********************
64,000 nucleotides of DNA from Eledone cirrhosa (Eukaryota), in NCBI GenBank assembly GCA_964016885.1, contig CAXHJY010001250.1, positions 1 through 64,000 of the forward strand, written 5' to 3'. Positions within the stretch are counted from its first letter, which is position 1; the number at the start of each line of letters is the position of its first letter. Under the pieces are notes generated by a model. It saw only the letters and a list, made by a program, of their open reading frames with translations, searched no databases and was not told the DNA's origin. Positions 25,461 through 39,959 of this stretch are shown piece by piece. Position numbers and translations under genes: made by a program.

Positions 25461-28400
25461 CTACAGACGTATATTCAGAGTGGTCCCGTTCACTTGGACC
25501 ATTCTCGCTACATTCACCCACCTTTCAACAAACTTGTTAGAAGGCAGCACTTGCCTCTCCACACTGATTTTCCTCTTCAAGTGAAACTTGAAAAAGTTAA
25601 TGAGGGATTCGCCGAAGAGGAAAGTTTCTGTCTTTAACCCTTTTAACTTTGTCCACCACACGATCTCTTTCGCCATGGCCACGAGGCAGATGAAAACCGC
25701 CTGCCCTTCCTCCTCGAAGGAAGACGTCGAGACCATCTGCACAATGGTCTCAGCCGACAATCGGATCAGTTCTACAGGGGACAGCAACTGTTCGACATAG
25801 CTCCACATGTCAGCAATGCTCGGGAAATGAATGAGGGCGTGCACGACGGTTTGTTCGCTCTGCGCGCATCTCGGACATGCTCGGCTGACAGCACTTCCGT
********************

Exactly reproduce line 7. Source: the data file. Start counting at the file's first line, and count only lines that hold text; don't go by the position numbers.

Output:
25801 CTCCACATGTCAGCAATGCTCGGGAAATGAATGAGGGCGTGCACGACGGTTTGTTCGCTCTGCGCGCATCTCGGACATGCTCGGCTGACAGCACTTCCGT